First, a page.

So it would seem that my posting in November was both terribly accurate and terribly inaccurate. Accurate insofar as it clearly really is always hard to get started writing again after a hiatus, as evidenced by the fact that the posting in November can be referred to as THE posting in November. And further by the fact that it is the only posting in nearly ten months, since my postings centered on the Ring cycle in Seattle in August. The posting is terribly inaccurate insofar as, when I made it, I thought I would be starting to post once more. Clearly, that didn’t happen.
The easy thing to say would be to reiterate what I did in November, that there was very much going on with work and family. And as a consequence, I was in one of those dark, melancholy places like I described in Mood Music.
Indeed, that’s so easy to say, really tells the reader nothing new that I hadn’t planned to do a “why I’ve been gone” posting. I have a posting in mind that I was going to craft (which is coming soon) that brought me back to the blog.
But then, when I was talking about the hiatus with friend Jenny, I realized that the silence on the blog represented more than simply being busy or a bit down. I realized that stopping the blog for me was rather like what people who are fleeing war and persecution with their prized possessions must sometimes do: they must urgently cast off and away things that they value, treasure, are expressions and representations of who they are in a desperate effort to simply survive. The act of casting off and away is so urgent, done under such duress that questions of what you’re losing or what you feel about it simply don’t exist. All that does exist is the base, primal instinct to simply survive. Cast it off and away: we’ll worry about those questions later, if we survive.
Well, I have survived. Battered and bruised, but ultimately bettered for it all. And like survivors in my analogy sometimes do, I have taken stock of what I’ve lost and now have come to the blog. Reading through the past entries, I begin to remember how much I was digging into music when I was writing it, how much I was reading about it and listening. And I realize it’s been months since I cracked open a book on music, months since I went looking for something new and interesting, months since I really listed to anything outside of the music that has been my guide through these hard times like like I described in Mood Music.
And so, as I re-read the blog and remember that all, I realize that this past year plus (for all these things were going on well before August) has been a time not just of difficulty and stress and strain. I realize too that it’s been a time of loss. A time where I have lost some things that are important to me, that are a part of me.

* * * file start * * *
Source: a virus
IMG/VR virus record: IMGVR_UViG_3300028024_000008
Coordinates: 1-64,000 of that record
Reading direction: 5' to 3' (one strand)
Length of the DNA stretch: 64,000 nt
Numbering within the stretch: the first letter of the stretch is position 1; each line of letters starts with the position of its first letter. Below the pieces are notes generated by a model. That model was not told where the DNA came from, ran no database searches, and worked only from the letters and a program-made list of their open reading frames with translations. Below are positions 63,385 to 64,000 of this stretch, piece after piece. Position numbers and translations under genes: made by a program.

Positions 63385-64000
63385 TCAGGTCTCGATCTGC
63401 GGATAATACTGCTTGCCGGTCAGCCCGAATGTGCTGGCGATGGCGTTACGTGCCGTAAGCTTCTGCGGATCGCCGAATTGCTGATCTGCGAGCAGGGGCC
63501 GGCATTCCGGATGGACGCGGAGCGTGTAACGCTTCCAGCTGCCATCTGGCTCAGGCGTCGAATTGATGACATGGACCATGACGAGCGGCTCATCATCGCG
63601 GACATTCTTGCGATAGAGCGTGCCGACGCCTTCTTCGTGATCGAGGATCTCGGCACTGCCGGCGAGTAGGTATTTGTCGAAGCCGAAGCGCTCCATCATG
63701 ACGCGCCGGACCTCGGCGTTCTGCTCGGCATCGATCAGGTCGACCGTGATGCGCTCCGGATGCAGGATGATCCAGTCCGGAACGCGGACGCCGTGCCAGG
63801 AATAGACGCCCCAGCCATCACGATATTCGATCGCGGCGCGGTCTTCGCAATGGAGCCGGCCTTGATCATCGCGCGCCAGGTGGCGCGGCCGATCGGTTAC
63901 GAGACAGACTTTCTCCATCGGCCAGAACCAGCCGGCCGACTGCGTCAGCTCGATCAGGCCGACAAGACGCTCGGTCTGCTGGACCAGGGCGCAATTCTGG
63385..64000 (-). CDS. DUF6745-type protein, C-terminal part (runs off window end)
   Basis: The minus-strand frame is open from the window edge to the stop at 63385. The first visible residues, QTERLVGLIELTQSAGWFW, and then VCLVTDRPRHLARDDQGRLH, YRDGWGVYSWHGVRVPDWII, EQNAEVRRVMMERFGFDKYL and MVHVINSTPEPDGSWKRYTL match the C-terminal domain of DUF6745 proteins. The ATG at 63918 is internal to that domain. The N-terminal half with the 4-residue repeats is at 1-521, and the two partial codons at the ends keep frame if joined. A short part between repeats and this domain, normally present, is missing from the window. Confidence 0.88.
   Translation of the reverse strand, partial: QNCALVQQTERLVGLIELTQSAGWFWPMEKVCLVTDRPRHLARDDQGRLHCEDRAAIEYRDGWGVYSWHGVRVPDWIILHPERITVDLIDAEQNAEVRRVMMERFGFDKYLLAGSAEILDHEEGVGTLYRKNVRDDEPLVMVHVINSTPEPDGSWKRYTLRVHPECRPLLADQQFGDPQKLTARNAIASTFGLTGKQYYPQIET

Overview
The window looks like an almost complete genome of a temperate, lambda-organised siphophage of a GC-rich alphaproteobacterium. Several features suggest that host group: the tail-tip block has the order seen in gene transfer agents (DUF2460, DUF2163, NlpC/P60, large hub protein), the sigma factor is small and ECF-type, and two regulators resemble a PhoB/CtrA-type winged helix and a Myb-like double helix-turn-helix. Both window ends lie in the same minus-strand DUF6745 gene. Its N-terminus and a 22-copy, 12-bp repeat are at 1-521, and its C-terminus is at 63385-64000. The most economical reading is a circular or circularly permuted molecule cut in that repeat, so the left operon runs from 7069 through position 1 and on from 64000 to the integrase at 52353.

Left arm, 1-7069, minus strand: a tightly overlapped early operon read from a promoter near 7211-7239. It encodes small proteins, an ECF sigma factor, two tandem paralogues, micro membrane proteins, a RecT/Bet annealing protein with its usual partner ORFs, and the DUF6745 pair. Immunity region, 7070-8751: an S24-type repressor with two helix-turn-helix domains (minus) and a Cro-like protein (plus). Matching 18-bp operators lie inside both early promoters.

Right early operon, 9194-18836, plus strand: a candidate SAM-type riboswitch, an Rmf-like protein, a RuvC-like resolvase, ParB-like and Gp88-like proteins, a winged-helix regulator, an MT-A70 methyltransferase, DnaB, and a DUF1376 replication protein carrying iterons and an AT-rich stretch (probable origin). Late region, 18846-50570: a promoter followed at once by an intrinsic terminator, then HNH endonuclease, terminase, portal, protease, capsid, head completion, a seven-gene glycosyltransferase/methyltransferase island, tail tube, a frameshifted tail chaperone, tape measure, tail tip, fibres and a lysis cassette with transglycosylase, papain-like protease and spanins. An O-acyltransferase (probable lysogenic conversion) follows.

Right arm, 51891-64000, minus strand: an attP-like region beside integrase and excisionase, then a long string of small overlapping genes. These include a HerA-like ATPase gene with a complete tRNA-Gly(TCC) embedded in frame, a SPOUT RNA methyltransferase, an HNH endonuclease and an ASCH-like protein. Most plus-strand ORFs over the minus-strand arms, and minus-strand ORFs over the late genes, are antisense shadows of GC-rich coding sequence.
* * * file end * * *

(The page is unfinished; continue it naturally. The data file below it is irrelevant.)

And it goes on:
So, sitting down to write isn’t simply a mere posting, it’s me, like my survivors, returning to the place of loss to see if there’s any way to retrieve what I lost once again.
The fact that I’ve realized all this, that I have a posting in mind, and that I felt the desire to go through the blog this morning and clean it up, fix broken YouTube links and generally make it neater and nicer tells me that I have recovered this part of myself. It’s been a while, I’m not sure what the person and voice moving forward will be like, but I’m back.
And as I realized this, I realized that before I could sit and write the posting I had in mind, I had to write this. To make a statement about what this all is, if only to preserve it for myself. And so too, I realized that I needed to listen to something on the drive in to put me in the right frame of mind for this posting, something that speaks to where I’ve been, where I am, what this all is.
And the answer presented itself to me, with the single, simple clarity of a trumpet solo rising above the din of the orchestra. It was time to dust off a dear, special friend whom I’ve not listened to in a couple of years but who has been there for me in times of major turmoil and transformation since we first met my sophomore year of college: Gustav Mahler’s second symphony.
For all the sense of Mahler as being dark and gloomy and depressed, I know of no piece that is so ethereal, that describes rising to new heights from the depths, that conveys such a sense of beauty and serenity as Mahler 2, especially the music and text in the fifth movement.
And so, with this posting, I and my blog heed Klopstock’s and Mahler’s call to Rise again, yes rise again. I believe now that the trials and loss of the past year plus were not for nothing, that what perished has indeed risen again.